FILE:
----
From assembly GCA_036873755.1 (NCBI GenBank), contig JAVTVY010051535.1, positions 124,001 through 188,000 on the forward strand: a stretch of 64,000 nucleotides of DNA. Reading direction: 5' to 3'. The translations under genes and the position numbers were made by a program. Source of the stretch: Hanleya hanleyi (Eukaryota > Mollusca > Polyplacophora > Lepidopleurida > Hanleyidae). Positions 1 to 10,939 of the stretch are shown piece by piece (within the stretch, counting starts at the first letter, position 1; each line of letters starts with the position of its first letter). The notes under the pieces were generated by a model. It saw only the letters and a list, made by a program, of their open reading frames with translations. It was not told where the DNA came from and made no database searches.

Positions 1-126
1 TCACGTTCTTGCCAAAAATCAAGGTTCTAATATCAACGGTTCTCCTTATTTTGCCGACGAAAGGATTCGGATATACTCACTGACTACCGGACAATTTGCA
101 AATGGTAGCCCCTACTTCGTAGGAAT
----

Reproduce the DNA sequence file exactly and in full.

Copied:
From assembly GCA_036873755.1 (NCBI GenBank), contig JAVTVY010051535.1, positions 124,001 through 188,000 on the forward strand: a stretch of 64,000 nucleotides of DNA. Reading direction: 5' to 3'. The translations under genes and the position numbers were made by a program. Source of the stretch: Hanleya hanleyi (Eukaryota > Mollusca > Polyplacophora > Lepidopleurida > Hanleyidae). Positions 1 to 10,939 of the stretch are shown piece by piece (within the stretch, counting starts at the first letter, position 1; each line of letters starts with the position of its first letter). The notes under the pieces were generated by a model. It saw only the letters and a list, made by a program, of their open reading frames with translations. It was not told where the DNA came from and made no database searches.

Positions 1-126
1 TCACGTTCTTGCCAAAAATCAAGGTTCTAATATCAACGGTTCTCCTTATTTTGCCGACGAAAGGATTCGGATATACTCACTGACTACCGGACAATTTGCA
101 AATGGTAGCCCCTACTTCGTAGGAAT